Crackers Cripple RSA Server Twice

With a marketing slogan that reads “The most trusted name in e-security,” RSA Security, Inc. (Nasdaq:RSAS) already suffered some loss of face early Sunday morning when it discovered that one of its servers had been compromised by pranksters whose hobby it is to deface Web pages. Then it happened again.

RSA Security is one of the world’s leading commercial encryption, public key management and electronic authentication solutions companies. Ironically, on Friday, RSA had been trumpeting “cryptographic countermeasures” it is currently developing to help companies ward off the kinds of denial-of-service (DoS) attacks that struck many high-profile Web destinations last week.

The hackers, who defaced a site belonging to RSA just before midnight EST Saturday, didn’t miss the irony, and left in their own version of an RSA home page a link to a company press release describing its “client puzzle” method for authenticating client requests arriving at Internet servers.

Hackers responsible for the recent spate of denial of service attacks are believed to have exploited other Internet-connected hosts with poor security to mount their onslaught’s remotely.

Not Main Destination

The RSA Web server that came under attack is not the company’s main destination. Usually, visitors to the former site are automatically relayed to the primary corporate pages at the second address.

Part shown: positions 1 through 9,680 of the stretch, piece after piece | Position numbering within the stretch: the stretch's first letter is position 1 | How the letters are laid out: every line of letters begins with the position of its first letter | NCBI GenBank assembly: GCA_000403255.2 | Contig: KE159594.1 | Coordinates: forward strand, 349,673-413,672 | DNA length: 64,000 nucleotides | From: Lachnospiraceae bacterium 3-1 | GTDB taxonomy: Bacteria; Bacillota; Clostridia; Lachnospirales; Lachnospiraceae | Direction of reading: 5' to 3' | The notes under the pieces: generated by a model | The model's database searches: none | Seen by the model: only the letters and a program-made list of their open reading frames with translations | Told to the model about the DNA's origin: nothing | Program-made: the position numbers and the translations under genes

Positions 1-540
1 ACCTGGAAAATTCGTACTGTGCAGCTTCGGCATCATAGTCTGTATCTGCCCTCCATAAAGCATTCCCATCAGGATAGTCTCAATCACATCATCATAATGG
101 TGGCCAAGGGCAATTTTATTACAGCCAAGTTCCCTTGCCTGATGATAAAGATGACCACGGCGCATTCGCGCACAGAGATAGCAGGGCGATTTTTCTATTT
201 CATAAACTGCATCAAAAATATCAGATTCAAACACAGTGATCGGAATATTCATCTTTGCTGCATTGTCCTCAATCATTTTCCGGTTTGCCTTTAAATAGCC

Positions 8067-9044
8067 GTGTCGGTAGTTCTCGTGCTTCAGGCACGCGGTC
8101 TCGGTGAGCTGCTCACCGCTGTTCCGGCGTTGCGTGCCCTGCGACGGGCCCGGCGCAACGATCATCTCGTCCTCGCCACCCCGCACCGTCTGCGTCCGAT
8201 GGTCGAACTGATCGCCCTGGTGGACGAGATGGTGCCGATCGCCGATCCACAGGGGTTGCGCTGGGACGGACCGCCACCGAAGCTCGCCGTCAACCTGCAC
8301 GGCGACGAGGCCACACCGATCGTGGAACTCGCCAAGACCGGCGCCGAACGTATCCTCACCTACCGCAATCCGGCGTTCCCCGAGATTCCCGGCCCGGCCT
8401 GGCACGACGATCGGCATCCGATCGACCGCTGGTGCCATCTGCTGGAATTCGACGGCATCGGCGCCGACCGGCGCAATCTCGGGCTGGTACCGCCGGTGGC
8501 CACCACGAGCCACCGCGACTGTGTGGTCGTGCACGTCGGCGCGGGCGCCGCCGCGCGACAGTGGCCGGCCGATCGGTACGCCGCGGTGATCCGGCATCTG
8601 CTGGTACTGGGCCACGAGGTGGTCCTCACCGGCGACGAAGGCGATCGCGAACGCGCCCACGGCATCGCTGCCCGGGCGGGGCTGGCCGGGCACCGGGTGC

During the first breach, a hacker using the alias “Coolio” also left the statement: “RSA Security inc. Hacked. Trust us with your data! Praise Allah! The most trusted name in E-security has been owned.”

The hacker also added a modified image from the company’s primary Web site to the page, stamping the letter “L” on the foreheads of two male models in the photograph.

Less-Sophisticated Prank

Later Sunday evening, after the first defacing had been tidied up, a hacker using the alias “tek” defaced the site again in a less-sophisticated prank, posting mostly profanities.

The machine that hosts the Web page runs Red Hat’s version of Linux and the freely available Apache Web server software. The company’s main Web site is on Windows NT machine running Microsoft’s IIS 4.0 Web server software.

The Wall Street Journal today reported that RSA Marketing VP Scott Schnell said that after the first attack that the company was working with its Internet service provider to close the security hole on the targeted server.

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